During my maternity leave I am finishing a diploma in Special Education. My last course is on Social and Emotional learning or SEL.
What is SEL?
SEL is becoming more of a concern in our education system, and is threaded throughout B.C’s new curriculum under the core competency of “Personal and Social”.
As part of this course, we are learning about the importance of teaching and modelling things like self regulation and self awareness, but also how to “sell” these ideas to other teachers and administrators.
What would you consider the most important parts of teaching? Is it knowing the content of your course, or how to work with groups of teenagers and manage a classroom? In the work world, will our students do better if they can read a situation and manage their emotions, or know how to perform a task? Social Emotional Learning is this. It supports student autonomy and gives our students the skills to manage their behavior, make responsible decisions, have good relationships with other people, and be socially aware. If we can help our students in these areas we are building a better learning environment for our students, and working environment for our colleagues. Long term we are equipping kids with the tools to lead a fulfilling and productive life whatever they choose to do with it.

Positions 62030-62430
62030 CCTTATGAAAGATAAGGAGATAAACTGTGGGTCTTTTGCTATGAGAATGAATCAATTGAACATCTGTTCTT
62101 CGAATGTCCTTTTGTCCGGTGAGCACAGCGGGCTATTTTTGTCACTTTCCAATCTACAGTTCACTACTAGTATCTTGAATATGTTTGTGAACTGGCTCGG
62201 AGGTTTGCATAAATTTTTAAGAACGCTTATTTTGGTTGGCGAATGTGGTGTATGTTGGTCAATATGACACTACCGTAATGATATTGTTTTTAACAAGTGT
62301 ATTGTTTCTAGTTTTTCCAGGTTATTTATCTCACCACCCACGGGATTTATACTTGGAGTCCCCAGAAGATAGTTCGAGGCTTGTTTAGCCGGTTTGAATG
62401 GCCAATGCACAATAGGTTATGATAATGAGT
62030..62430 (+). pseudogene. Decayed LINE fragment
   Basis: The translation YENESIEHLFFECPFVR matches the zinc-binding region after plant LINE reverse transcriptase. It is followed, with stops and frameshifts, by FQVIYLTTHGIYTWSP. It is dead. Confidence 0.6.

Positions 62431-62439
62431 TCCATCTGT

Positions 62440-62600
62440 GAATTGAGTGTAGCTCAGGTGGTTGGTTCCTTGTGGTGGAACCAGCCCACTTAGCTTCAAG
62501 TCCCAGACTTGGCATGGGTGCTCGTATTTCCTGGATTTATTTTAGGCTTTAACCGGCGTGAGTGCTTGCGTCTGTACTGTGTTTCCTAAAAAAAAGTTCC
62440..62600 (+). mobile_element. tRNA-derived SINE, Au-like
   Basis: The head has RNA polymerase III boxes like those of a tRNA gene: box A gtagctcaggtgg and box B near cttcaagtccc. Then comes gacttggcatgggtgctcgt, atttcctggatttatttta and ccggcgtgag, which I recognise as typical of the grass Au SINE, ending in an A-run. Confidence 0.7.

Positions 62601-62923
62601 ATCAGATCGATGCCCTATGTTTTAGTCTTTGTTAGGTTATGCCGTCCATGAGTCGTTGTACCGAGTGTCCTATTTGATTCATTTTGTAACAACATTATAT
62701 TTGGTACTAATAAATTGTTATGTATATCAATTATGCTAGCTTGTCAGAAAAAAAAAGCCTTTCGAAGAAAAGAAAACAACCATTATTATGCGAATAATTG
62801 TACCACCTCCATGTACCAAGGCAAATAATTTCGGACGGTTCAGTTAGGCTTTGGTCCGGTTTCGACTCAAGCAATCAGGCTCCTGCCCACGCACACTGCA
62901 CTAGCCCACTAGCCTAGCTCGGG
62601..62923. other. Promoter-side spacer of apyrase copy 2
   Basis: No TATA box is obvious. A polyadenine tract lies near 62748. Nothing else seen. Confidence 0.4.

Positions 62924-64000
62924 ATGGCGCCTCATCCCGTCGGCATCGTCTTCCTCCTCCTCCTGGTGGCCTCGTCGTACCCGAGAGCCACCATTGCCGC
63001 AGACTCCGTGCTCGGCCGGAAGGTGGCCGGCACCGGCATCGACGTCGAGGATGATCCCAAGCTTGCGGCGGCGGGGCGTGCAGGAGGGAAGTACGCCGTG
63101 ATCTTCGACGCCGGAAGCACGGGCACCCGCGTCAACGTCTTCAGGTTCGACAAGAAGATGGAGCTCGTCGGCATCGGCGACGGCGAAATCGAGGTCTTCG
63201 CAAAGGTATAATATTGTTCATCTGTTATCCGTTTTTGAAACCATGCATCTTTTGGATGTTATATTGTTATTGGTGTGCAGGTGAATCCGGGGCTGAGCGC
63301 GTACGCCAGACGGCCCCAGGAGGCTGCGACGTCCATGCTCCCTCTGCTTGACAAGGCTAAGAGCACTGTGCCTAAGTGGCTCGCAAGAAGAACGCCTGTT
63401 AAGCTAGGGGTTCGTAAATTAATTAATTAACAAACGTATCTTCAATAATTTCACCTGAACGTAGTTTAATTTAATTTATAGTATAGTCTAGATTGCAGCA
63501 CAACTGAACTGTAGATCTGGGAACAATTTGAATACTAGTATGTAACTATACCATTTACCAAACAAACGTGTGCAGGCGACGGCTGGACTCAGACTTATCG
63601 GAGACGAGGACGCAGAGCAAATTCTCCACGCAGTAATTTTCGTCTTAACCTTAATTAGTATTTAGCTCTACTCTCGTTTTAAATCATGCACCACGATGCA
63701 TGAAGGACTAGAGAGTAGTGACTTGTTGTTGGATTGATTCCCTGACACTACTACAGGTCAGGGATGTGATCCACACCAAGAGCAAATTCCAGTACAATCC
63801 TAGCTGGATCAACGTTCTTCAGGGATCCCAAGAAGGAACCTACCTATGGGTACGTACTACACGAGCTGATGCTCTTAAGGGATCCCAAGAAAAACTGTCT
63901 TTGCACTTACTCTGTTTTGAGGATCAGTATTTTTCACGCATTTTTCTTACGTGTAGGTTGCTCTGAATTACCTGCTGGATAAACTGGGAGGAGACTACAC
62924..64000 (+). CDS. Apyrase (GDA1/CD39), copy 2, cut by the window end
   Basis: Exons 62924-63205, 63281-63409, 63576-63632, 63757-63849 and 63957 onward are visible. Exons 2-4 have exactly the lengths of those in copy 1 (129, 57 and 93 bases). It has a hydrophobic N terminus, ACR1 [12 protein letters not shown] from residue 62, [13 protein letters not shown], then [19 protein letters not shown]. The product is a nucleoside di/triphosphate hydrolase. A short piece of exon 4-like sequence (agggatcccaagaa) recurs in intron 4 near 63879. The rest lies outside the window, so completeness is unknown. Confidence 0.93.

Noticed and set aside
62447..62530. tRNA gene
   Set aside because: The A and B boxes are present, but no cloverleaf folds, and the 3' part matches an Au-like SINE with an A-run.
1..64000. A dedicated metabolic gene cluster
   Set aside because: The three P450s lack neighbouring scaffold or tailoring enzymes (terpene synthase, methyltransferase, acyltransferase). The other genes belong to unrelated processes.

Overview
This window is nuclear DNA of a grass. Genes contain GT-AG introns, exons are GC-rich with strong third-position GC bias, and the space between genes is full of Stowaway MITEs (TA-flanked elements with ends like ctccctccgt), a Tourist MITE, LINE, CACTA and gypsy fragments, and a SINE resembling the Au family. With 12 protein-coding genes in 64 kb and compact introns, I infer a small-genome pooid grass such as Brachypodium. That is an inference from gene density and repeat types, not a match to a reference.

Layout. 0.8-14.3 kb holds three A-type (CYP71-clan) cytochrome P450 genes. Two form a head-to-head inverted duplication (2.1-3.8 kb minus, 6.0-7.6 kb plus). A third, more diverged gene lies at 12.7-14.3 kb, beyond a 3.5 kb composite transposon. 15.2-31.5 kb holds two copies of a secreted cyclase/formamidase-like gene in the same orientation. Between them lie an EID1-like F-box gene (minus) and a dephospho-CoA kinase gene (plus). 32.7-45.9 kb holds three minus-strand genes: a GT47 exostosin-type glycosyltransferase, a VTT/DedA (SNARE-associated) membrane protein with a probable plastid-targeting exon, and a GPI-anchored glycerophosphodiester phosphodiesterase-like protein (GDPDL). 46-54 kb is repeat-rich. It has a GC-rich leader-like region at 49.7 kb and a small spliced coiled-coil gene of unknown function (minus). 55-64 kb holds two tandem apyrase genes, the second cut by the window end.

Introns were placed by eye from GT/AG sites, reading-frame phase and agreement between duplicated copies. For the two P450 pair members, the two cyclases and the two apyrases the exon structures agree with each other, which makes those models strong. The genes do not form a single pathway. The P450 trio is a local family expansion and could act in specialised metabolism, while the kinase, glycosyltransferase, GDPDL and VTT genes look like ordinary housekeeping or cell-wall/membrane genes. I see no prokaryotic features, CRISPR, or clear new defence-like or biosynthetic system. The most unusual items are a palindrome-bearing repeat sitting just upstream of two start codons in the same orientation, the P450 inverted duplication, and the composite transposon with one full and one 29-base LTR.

Social Emotional Learning core competencies for students
Explaining SEL to Students
I tried to think of a concise summary of each of the five competencies. I thought that this would be helpful for older students to remember.
For self awareness, I thought of a mirror. You “see” yourself – not just the outside, but also your thoughts and feelings on the inside. When you can accurately “see” yourself you can assess your strengths and limitations and make better decisions.
For self-manage, I saw traffic lights. You are able to make decisions whether to stop what you are doing, go forward and continue, or “yield” and take some time to think and reflect before acting.
For social awareness, I saw a mirror with other people in it. You are “seeing” others in a reflective way and thinking about their perspective and experiences.
For relationship skills, I saw friends. Being a friend includes communicating, actively listening, cooperating, supporting and offering help when needed.
Finally, for responsible decision making, I saw a brain weighing options. I wrote “make a good choice for everyone” to mean not only the individual, but also other people. For this competency you are looking to make a choice that will be best for the well being of the self and others. You are weighing the potential consequences and considerations of your choices.
SEL for Adults and Teachers
Programs like Mind Up and resources like Mindset Works are not only for students. Teachers, families, and other adults can also utilize mindfulness, and benefit from reflection on how they think and engage with their world. Although I started this course to help my students, it has also begun to benefit me!